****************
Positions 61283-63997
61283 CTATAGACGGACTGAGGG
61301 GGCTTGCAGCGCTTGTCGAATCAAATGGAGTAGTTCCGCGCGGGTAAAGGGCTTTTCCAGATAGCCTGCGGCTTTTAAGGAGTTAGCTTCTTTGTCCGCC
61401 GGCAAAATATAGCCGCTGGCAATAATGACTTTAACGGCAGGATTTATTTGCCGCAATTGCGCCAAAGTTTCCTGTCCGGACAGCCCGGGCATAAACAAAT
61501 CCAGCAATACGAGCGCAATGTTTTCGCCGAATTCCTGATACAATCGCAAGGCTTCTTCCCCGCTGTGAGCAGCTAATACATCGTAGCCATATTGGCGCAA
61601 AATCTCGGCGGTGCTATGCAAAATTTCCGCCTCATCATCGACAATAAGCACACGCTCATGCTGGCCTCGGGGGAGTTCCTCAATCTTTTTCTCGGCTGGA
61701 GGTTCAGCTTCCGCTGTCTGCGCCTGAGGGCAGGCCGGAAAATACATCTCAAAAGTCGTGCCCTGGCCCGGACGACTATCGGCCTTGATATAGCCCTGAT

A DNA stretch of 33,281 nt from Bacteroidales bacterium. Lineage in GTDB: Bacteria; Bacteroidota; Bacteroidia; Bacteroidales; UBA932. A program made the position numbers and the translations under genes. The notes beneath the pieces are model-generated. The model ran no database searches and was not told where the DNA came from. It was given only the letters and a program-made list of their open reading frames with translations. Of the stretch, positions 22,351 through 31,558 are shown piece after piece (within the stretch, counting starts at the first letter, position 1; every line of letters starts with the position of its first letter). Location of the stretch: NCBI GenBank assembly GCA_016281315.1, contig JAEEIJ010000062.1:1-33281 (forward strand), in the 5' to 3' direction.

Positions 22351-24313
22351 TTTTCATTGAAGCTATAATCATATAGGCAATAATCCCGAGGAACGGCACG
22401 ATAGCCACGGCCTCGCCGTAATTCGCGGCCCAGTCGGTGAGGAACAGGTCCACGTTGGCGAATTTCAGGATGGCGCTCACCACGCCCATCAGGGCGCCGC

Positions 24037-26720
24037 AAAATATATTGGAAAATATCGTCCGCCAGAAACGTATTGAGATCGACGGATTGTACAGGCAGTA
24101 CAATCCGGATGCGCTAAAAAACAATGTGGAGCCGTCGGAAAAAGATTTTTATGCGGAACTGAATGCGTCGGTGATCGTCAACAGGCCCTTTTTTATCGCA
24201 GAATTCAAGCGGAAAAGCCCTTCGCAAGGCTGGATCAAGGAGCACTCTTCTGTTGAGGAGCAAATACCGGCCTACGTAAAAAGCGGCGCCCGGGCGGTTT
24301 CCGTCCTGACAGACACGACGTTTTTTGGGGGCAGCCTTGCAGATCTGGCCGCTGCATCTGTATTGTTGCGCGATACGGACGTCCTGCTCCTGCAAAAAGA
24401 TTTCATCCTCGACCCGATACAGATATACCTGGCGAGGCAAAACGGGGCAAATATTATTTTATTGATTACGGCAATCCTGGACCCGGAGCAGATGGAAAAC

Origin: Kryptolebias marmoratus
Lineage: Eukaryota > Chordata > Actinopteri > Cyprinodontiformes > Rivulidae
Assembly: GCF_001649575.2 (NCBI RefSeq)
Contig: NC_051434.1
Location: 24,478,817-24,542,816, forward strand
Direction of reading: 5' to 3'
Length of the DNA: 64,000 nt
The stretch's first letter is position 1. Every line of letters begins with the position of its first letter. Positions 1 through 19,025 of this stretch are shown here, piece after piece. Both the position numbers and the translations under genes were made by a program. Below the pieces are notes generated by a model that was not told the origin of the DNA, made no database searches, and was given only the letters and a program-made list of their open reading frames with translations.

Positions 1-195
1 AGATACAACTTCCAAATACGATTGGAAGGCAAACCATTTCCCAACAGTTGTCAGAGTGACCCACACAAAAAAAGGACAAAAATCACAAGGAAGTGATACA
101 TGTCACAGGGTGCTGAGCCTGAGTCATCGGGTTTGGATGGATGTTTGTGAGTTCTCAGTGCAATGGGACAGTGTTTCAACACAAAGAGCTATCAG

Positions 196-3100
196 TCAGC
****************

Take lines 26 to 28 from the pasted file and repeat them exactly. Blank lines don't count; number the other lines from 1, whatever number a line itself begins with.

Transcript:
Positions 1-195
1 AGATACAACTTCCAAATACGATTGGAAGGCAAACCATTTCCCAACAGTTGTCAGAGTGACCCACACAAAAAAAGGACAAAAATCACAAGGAAGTGATACA
101 TGTCACAGGGTGCTGAGCCTGAGTCATCGGGTTTGGATGGATGTTTGTGAGTTCTCAGTGCAATGGGACAGTGTTTCAACACAAAGAGCTATCAG